Consistently excellent Cincinnati Rock band The Hiders celebrate the release of their latest full-length, Temenos, this Saturday at Hoffner Lodge (4120 Hamilton Ave., Northside). The album release performance kicks off at 10 p.m. The band will play the new album from start to finish, followed by a set of older material. Admission is $5; $10 if you want a CD (which you should). The event is also BYOB.
Since 2006’s Valentine, The Hiders have received acclaim outside of the city for their work, but it’s been hardly the attention they deserve. Temenos could be the one to right that injustice. It’s a natural progression from 2010’s stellar Four Letter Town — not a jarring change from singer/songwriter Billy Alletzhauser’s previous work, but a culmination of everything that works so well in his gifted hands.
There are rootsy elements to The Hiders’ sound, but labeling them “Alt Country” or “Roots Rock” never feels right. Like avowed influence Mark Linkous, Alletzhauser is one of those rare songwriters whose work transcends easy genre specification and magically takes the listener somewhere that feels familiar without resorting to retro-minded clichés. He also has a knack for working with exceptional, like-minded musicians who, especially on Temenos, take the moody, evocative qualities of his songs and create the perfect backdrop.
Each song on Temenos has a hypnotic quality and is loaded with exquisite soulfulness. There are no “rockers,” per se, on the album — each song gracefully melts into the next, buoyed by the band’s distinctive, slow-burning sway. Alletzhauser’s vocals and melodies (punctuated by the fabulous harmonies of singer Beth Harris) recall Neil Young and My Morning Jacket, but, while fans of both would certainly fall in love at first listen with The Hiders, over the course of four albums, the group has found and strengthened its own unique identity.
In a word, Temenos is timeless.
From those haunting melodies, flowing rhythms and some stellar guitar work to the unfussy production and the arrangements’ compelling structures and ornamentations (which include Mellotron sounds, pedal steel guitar and various organ and keyboard support), someone unfamiliar could be easily convinced that the album was released in 1972.
There are some fantastic individual tracks on Temenos — the soaring “A Love in Between” (which one could imagine a Joshua Tree-era U2 covering), the folksy, glassy-eyed, romantic opener “Under Shooting Stars,” the phenomenal, spooky, Neil Youngian closer/title track — but I highly recommend absorbing the album in full. Maybe not while driving — the album’s mesmerizing songs take you to The Hiders’ enchanted world and have the capability of grabbing and holding on to your undivided attention for Temenos’ entire nearly hour-long run time. (thehiders.com)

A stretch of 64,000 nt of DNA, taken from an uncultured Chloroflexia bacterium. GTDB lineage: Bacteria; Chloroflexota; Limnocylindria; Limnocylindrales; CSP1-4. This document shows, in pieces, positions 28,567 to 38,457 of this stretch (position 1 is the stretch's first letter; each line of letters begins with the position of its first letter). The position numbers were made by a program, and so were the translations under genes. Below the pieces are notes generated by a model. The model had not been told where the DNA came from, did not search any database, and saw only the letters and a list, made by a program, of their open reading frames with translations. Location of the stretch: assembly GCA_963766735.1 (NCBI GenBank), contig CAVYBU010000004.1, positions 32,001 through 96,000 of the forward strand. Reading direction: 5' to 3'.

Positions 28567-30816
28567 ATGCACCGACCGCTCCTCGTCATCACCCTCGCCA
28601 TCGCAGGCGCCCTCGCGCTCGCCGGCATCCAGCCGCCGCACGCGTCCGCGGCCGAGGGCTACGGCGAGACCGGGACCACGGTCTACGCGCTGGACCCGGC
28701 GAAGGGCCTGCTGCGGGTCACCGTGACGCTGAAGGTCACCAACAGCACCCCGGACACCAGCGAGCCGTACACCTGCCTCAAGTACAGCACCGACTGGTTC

More Local Notes
• Explosive local Punk/Post Punk bands Knife the Symphony and Swear Jar — labelmates on the Phratry Records imprint (run by KtS’s Jerry Dirr) — become EP-mates with the release of a new “split” project featuring three tracks from KtS and five from Swear Jar. The joint effort goes international in early 2013 (thanks to Phratry’s solid distribution associations) but this Saturday you can pick up a copy at the release party at The Comet in Northside. Showtime for the free show is 10 p.m. and Canada’s The Shanks are also scheduled to perform. (phratryrecords.com)
• Friday at Newport’s Southgate House Revival, Indie Folk Rock crew Billy Wallace and the Virginia Blues celebrate the release of its latest album, Tucumcari, New Mexico and Other Songs (issued by Michigan label Mind Over Matter Records). A Cincy native, Wallace paid his dues on the road with his band The Wading Girl and as bassist with Tim Barry before moving back to Cincinnati from Virginia in 2009 and striking out on his own. The new release from the hard-touring Wallace features a cast of local players from the Punk scene, including former/current members of The Dopamines, Team Stray and Shivs. Friday’s release show takes place in the SGHR’s Revival Room and includes special guests Frontier Folk Nebraska and We Are Snapdragon. Showtime is 9 p.m. and admission is $5 or $8 for those ages 18-21. You can preview the new release at billywallace.bandcamp.com or click below for a sample.
• The freshly CEA-nominated Comet Bluegrass All-Stars have somehow managed to exist for 16 years without ever playing a Christmas show. That’ll all change this Friday when the band presents “The Comet Bluegrass All-Star Christmas Concert” at the Baker Hunt Art & Cultural Center (620 Greenup St., Covington). The band will offer up a collection of holiday tunes as well as their typically dazzling renditions of traditional numbers. The show starts at 7 p.m. and tickets are $10 in advance (through bakerhunt.org) or $15 at the door. UPDATE: This show is officially SOLD OUT. (cometbluegrass.com)
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